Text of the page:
A dedicated traveller, teacher, dreamer, and lover with an unquenchable thirst for expedition. I've got two calloused feet that take me anywhere and everywhere I need to be.
I have always struggled with understanding Korean culture. It’s so modern, so devilishly superficial and so desperately trying to be Western that I’ve always viewed it with an hint of skepticism. I’ve learned a lot in my two years here; how strong confucian beliefs still dictate tradition, and how hard Koreans have fought over the past few generations to build their country. I’ve visited countless temples. But it all just confuses me even more.
Korean identity is slipping into this irreversible pattern, it’s at such a pivotal tipping point. I can see that it’s happening, and maybe that’s why I struggle with understanding it….because it seems that the country as a whole it letting it get away.
But this weekend I was slapped boldly in the face with a side of Korea that is still so potently cultural and traditional I’m now being forced to reinterpret everything I’ve thought about this place. It’s not leaving everything behind. You just have to know where to find the “other” Korea.
A group of friends decided to break up the mundane and head for a temple retreat high in the mountains. Haeinsa Monastery and Temple, is a UNESCO World Heritage Site, and nestled in a deep a rocky valley at the base of Guyasan Mountain, in the national park of the same name. It is a preeminent Buddhist site for Korea, and not only for the striking natural beauty of it’s surroundings but for housing the Tripitaka Koreana, the entire collection of Korean Buddhist scriptures dating back a thousand years. It is a sprawling complex of temples, hermitages, halls and classes surrounded by a strongly flowing creek of crisp snow melt and spring water. The sounds of the water and deep and chilly shadows cast by the mountains set our scene as we checked in.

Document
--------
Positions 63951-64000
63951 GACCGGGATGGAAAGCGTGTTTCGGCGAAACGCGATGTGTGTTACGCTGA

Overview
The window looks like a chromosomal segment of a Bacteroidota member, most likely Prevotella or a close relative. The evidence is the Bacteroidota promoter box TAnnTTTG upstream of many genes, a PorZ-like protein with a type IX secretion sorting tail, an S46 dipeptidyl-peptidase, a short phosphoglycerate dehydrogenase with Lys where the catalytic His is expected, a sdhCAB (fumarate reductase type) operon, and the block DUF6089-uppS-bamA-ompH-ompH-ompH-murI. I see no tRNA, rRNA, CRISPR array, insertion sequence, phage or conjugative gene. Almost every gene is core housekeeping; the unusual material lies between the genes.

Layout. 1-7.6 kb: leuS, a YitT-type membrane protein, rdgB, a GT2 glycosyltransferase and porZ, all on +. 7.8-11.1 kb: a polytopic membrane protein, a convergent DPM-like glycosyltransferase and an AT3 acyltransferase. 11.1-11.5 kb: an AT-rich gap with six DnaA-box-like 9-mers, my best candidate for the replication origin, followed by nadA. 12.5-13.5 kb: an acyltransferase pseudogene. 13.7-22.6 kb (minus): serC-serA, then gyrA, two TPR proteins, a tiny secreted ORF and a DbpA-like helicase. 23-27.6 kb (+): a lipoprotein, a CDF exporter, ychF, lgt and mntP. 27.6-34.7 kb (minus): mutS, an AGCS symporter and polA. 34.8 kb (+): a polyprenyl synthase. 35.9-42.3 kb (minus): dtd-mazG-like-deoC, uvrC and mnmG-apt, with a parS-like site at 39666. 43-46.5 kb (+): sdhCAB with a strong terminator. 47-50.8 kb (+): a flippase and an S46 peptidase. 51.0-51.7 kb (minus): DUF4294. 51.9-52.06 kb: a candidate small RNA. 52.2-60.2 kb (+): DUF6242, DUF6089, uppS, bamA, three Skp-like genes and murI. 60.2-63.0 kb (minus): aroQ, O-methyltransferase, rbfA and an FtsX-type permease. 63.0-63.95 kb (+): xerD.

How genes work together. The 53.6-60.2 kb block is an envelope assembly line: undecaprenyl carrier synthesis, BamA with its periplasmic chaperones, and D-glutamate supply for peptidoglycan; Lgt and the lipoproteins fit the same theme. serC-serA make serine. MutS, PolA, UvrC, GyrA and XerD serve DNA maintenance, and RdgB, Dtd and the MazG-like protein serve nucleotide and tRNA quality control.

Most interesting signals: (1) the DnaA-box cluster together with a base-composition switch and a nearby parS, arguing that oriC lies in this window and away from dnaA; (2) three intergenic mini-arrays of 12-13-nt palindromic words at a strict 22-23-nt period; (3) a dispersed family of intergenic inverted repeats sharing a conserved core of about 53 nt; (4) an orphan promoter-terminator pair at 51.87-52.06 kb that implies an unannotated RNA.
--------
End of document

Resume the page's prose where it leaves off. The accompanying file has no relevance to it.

One of the first things we learned in our time there was that harmony between man and nature is a main principle of Buddhism, and this proved true for me by the end. The serenity and seclusion of the temple itself was effortlessly and organically reflected in the beauty of the various ceremonies and moments of solitude we experienced throughout the weekend. No doubt choosing this location wasn’t an accident.
Visiting a temple is a humble enough experience to have in and out of itself. However, becoming an active member of the temple community was beyond enlightening. We were able to witness, and participate in the evening ceremonies, which included the best drum solo I’ve ever heard. The Dharma Drum is played three times a day, to wake up all living things so they can make an offering to Buddha. It was a mystical tune, dark and furious especially as it echoed throughout the courtyard, the monks robes dancing mystically.